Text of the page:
Preservation, Road Trips

On the square in Martinsville

On our October road trip I intended to follow the old alignments of State Road 37 and the Dixie Highway from Indianapolis all the way to Bloomington. Modern SR 37, a four-lane expressway, is being upgraded to Interstate standards to be I-69, and that will certainly cut off easy access to many of the old alignments. I underestimated how much progress has been made — shortly south of Martinsville, construction already blocked off all access to the old road.

At least we got to see a little of Martinsville first, specifically its square. The courthouse at its center was completed in 1859, with additions built in 1956 and 1975-1976. It’s unfortunate that trees blocked the view on all sides, as it is a stunning building well preserved.

Martinsville

The rest of Martinsville’s square was a mixed bag of buildings ranging from dilapidated to gorgeous, with several vacancies punctuated by occasional businesses, including this one which had just opened.

Martinsville

This building originally housed the First National Bank of Martinsville. Remember when every town of any size had its own banks? Today, thanks to bank consolidation, few of those remain. I wonder how many mergers happened before this became a BMO Harris Bank branch.

Martinsville

I enjoyed this building’s strong presence. It was built in 1893 for the Independent Order of Odd Fellows, and looks like it’s either been well maintained over the years or has been recently restored. Its first floor is largely occupied today by a coffee shop that specializes in homemade cheesecake.

Martinsville

This building looks recently restored as well. I appreciate how the facade, especially the store entrances, retain a period-typical look.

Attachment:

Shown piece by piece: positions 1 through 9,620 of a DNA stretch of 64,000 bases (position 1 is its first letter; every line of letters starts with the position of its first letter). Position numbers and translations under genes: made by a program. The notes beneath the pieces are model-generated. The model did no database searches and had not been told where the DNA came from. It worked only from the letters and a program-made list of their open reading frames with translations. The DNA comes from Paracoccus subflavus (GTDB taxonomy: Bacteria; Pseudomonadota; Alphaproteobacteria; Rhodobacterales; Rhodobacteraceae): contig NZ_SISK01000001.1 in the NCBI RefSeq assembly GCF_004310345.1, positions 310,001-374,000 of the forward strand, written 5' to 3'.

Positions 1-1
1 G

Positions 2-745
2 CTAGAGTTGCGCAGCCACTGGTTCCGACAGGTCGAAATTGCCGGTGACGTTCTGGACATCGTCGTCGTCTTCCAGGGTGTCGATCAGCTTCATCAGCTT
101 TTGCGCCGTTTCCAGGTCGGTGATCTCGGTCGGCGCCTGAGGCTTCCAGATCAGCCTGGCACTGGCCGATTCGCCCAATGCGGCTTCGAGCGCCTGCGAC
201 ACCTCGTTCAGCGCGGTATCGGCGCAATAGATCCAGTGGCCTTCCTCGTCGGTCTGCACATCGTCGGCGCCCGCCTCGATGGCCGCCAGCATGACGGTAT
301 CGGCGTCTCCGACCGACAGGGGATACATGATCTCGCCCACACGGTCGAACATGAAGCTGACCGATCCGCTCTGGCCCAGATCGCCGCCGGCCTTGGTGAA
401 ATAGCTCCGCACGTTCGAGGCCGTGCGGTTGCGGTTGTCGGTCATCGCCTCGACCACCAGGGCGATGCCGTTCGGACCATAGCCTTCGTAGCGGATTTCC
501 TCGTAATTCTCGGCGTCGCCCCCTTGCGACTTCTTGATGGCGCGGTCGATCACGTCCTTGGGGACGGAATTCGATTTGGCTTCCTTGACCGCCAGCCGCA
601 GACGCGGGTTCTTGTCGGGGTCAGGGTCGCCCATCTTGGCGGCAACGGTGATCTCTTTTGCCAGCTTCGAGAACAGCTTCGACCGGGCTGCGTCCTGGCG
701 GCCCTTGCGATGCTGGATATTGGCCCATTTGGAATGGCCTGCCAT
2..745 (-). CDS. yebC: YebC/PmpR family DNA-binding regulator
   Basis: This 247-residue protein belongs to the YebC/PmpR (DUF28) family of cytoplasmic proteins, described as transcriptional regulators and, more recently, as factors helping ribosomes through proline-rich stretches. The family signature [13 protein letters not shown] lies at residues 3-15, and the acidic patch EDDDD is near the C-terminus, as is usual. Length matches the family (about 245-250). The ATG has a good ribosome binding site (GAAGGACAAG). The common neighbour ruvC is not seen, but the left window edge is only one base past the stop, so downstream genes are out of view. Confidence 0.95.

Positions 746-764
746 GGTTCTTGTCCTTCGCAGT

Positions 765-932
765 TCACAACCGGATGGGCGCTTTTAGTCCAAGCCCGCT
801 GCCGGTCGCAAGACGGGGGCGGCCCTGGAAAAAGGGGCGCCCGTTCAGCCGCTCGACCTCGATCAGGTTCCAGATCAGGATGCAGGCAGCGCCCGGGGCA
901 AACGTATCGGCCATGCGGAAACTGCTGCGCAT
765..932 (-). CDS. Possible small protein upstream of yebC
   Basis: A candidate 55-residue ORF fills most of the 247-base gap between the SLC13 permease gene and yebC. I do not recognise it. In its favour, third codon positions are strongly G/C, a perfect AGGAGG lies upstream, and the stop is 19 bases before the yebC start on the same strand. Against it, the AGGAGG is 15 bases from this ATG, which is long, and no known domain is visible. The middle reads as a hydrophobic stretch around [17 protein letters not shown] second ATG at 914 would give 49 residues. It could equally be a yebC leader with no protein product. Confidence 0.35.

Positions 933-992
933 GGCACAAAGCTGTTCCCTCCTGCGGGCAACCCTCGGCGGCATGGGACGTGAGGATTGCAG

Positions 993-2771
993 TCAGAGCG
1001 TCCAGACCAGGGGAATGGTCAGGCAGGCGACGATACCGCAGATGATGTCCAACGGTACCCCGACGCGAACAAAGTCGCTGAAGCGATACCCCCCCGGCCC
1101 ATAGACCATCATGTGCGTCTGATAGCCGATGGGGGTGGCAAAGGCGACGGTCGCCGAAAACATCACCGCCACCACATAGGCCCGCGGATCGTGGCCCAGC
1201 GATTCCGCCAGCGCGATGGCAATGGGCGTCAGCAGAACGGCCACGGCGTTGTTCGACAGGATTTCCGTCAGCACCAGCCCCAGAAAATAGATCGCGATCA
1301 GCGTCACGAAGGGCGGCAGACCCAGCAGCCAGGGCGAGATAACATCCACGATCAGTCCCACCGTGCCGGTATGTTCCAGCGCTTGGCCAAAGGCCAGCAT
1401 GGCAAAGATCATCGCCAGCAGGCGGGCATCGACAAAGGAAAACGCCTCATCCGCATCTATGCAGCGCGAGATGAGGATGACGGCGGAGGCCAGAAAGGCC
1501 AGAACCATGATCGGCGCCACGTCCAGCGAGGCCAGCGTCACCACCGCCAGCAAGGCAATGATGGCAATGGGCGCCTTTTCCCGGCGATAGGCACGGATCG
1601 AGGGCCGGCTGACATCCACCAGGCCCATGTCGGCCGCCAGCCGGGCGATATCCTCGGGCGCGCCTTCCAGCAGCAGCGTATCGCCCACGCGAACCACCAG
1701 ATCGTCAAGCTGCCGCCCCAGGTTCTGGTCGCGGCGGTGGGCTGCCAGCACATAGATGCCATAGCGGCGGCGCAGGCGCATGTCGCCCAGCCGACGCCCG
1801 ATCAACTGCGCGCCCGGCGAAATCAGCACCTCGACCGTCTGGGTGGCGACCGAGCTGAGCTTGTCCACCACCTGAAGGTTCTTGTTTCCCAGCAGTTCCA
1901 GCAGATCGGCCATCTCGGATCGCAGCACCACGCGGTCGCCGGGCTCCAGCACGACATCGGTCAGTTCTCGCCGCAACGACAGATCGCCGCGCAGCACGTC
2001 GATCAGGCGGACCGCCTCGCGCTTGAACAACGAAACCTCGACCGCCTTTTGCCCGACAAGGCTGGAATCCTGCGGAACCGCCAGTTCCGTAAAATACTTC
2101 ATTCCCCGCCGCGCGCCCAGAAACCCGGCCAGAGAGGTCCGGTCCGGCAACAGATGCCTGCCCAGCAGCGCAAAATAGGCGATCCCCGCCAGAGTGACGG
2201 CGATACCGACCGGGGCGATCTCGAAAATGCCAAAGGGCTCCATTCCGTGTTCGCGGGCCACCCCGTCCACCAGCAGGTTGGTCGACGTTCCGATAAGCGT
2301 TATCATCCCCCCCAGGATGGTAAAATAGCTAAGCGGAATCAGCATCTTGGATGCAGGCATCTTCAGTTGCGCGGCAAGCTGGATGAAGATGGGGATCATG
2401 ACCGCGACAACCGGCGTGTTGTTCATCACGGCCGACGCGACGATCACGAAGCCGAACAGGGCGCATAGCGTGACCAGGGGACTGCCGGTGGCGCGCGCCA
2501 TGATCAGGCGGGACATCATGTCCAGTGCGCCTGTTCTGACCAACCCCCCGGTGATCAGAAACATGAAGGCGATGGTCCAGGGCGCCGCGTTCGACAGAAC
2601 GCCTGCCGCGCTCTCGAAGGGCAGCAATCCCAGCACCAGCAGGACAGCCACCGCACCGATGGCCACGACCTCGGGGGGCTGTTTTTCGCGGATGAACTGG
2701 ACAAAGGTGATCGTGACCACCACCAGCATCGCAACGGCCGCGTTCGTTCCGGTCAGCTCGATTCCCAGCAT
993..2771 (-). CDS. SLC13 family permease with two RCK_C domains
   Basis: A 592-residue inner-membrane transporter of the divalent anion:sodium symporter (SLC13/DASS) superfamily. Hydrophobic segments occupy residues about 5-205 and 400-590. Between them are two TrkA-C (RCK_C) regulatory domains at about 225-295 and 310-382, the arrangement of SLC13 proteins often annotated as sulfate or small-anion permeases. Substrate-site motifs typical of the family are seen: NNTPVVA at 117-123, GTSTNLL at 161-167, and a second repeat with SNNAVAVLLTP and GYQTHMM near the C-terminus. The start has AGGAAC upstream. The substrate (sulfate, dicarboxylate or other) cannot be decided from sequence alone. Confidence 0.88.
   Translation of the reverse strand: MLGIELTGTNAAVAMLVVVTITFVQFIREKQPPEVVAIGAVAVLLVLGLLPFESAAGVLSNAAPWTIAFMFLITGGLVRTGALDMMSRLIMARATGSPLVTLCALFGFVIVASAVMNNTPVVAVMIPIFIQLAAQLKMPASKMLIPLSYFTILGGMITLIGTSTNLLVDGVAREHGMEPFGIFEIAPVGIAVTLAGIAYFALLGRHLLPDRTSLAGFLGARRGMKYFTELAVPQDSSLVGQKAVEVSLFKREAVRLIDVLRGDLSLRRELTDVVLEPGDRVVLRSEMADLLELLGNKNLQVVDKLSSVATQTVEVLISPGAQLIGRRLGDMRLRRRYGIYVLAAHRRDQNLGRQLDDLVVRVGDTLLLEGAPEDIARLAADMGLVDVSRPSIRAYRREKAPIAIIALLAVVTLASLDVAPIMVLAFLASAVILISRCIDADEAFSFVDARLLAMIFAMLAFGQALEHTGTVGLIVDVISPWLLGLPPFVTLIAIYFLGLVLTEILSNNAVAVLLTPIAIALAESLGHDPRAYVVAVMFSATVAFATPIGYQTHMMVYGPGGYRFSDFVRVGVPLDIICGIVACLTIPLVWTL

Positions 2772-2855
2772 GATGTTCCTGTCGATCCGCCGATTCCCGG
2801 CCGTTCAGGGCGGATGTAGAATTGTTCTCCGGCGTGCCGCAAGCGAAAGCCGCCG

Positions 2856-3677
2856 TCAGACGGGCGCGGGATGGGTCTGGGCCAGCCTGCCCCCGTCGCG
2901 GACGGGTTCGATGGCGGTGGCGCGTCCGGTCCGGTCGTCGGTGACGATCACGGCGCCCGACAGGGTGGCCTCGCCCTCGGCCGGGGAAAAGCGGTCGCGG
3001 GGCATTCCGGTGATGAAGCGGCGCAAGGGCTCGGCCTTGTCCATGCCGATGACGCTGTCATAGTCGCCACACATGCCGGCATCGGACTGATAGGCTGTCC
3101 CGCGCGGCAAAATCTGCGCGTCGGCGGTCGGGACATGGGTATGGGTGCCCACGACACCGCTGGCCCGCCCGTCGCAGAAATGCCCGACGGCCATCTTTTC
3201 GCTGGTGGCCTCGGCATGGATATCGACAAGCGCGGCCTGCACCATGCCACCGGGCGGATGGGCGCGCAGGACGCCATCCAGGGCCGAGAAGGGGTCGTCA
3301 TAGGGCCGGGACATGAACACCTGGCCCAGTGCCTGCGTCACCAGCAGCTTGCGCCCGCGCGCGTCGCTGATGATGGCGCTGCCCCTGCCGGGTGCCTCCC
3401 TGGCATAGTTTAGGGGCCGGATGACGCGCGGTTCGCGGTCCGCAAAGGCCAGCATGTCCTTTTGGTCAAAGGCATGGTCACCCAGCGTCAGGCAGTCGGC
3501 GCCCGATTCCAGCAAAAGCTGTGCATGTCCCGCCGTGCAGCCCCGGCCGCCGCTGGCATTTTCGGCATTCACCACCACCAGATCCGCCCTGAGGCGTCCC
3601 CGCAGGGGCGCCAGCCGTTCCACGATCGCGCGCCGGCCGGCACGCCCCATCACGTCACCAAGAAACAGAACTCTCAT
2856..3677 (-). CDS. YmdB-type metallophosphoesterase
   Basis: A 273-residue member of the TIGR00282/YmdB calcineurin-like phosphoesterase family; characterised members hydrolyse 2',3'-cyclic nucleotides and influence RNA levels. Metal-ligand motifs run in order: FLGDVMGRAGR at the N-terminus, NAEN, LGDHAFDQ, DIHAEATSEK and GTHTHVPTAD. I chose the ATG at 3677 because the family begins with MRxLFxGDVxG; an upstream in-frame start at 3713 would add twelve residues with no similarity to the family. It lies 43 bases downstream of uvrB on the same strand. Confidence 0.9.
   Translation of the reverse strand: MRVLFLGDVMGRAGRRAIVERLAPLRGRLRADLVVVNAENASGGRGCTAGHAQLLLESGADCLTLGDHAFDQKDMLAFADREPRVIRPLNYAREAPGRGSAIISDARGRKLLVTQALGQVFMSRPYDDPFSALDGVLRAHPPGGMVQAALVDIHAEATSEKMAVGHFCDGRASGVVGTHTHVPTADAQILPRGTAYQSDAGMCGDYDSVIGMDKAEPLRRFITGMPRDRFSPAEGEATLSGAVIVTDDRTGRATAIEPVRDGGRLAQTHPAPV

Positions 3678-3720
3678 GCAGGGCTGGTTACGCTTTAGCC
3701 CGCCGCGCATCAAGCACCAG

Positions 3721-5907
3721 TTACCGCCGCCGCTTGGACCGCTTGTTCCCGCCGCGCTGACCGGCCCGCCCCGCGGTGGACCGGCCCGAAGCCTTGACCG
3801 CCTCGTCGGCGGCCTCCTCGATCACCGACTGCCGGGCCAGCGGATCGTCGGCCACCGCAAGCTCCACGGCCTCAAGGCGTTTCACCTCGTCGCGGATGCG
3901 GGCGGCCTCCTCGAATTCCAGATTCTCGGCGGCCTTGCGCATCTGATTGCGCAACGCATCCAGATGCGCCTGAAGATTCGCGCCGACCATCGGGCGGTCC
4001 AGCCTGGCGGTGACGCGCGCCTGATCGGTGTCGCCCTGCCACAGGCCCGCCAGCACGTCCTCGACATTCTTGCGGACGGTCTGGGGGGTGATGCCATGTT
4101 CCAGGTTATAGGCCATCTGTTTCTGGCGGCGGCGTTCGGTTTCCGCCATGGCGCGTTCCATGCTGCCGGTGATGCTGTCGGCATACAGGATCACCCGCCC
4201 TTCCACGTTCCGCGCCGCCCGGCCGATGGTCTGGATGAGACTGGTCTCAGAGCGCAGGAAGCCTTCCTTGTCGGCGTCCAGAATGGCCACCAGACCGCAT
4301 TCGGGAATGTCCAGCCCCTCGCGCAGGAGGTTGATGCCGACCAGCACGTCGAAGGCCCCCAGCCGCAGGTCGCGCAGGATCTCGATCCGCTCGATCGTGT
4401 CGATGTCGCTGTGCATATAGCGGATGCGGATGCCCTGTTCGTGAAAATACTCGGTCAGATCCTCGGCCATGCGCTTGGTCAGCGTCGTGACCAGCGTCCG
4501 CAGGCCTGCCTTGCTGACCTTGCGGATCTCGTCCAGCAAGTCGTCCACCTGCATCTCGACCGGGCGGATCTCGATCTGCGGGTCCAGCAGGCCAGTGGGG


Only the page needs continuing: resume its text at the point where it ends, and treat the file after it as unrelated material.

Martinsville

I was especially taken with the sign painted on this window. While the metal beams behind that glass mean that this door no longer operates, and that the Martinsville Bowling Center is a thing of Martinsville’s past, it’s great that the sign was retained.

Martinsville

Other buildings on Martinsville’s square are in various stages of restoration. Here’s hoping the next time I come through on a road trip, I get to see a completely revitalized square.

Martinsville

Martinsville was so excited about the Dixie Highway, by the way, that the town immediately paved it in locally made bricks. The Dixie’s route is covered in asphalt today, but another local road remains paved in those bricks. I told the brick Dixie story and showed the remaining brick road here.

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Due North

Due North
iPhone 6S
2017

I had reason to be in the Boone County Courthouse recently. (See an exterior photo in this post.) As Indiana courthouses go, it’s a relatively new one, completed in 1911.

At the center of its main floor tiles were arranged with an arrow pointing north. I always wonder how accurate such markers are. Given the courthouse’s placement on the city’s downtown street grid, this arrow points in a northerly direction, at least.

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Photography, Preservation

single frame: Due North

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Preservation, Road Trips

Is old road pavement worth preserving?